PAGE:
Law & Order episodes have been at the periphery of my life for 25 years, Morning Prayer is a recurring beat in the baseline of 61 years dancing to what life is at any given week. I cannot avoid their reality in who I am, so I embrace them.
I did not choose to believe in God. Part of me thinks everything would be easier if I could just plant annuals. But God was planted in me, He is perennial, I cannot avoid Him, no matter what the distraction. I guess the means of planting are pretty Mid-Century; suburban low church episcopalian ritual, but it’s now woven into my genome.
As Joni Mitchell warbled “You don’t miss what you’ve got till it’s gone.” The canary in the cave is Morning Prayer, Rite 1 just beyond, and further away the Episcopal Church as I knew it may succumb to the vapors of indifference, irrelevance, and the easy rejection of its assumed lameness in the effort to compete with brunch.
“Nothing focuses attention like the hangman’s noose.” And some in the Episcopal church think Rite 1 and especially Morning Prayer are toxic poison pills forcing people out of pews and into their gardens. But rejection is just the easiest form of change.
The binary of exclusive win-lose dooms each side to temporary victories that are only good for the victor in the death match. If nothing of “the other” is acceptable, any validity in the “the other” is summarily dismissed. Hillary must be locked up. Trump must be impeached – now. In the death match between legacy and relevance for all things cultural I think there is greater relevancy when legacy is celebrated amid the flow of moment. Either/or picks a side and rejects another, stuff dies: but in a both/and mindset much is sustained.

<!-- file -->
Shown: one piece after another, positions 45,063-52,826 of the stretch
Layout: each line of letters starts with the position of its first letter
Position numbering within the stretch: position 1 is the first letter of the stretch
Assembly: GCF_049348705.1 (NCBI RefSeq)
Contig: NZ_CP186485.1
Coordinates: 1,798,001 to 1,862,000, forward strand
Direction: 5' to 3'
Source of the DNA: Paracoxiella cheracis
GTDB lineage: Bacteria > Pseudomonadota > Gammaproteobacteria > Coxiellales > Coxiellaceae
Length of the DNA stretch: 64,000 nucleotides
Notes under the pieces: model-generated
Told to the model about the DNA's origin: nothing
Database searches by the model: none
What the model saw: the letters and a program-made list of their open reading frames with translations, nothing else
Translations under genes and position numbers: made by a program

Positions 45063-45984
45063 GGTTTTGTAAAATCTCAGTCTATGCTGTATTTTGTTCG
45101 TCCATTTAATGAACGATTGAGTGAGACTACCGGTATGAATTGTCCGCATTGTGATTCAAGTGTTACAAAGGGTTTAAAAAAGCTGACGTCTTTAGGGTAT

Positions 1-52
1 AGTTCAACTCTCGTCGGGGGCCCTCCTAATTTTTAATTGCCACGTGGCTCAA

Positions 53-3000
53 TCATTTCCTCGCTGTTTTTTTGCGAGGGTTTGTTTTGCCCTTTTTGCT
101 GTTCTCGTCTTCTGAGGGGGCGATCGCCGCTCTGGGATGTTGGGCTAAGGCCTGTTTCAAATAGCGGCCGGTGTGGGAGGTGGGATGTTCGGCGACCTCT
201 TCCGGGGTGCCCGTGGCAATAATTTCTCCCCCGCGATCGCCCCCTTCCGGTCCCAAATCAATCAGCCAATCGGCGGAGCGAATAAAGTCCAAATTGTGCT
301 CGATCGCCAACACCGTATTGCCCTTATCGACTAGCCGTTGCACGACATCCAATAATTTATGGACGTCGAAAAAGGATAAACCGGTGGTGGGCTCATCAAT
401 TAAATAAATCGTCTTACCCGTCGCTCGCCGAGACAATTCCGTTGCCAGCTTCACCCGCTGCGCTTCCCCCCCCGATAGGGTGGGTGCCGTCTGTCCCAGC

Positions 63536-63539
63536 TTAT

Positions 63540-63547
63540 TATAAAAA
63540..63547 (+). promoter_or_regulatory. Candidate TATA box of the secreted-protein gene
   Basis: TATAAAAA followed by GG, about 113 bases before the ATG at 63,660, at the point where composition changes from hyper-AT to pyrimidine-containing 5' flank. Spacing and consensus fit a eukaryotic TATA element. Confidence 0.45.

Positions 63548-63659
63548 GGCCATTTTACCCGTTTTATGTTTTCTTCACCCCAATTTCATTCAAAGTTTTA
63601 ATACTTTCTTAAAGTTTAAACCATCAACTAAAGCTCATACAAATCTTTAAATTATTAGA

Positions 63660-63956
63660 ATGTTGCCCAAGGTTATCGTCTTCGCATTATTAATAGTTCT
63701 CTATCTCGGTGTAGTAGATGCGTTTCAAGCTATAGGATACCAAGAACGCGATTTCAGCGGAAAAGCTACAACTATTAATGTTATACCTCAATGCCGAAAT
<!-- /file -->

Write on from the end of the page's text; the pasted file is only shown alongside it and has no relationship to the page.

Beauty is undeniable in all forms because we do not choose to be moved by beauty: it simply moves us. Annuals are beautiful: I love them: in other people’s gardens. I am going to hear Keith Jarret play music at Carnegie Hall in 2 weeks that has never been heard until he touches the keys that night. Assuming that 16th century language and 17th century music is toxic may be true for more people than ever, but no one can honestly say there is no beauty there…
….Oh, wait, it’s the episode with the adopted kid in the family that owns the leather coat shop that murders his grandfather…gotta go.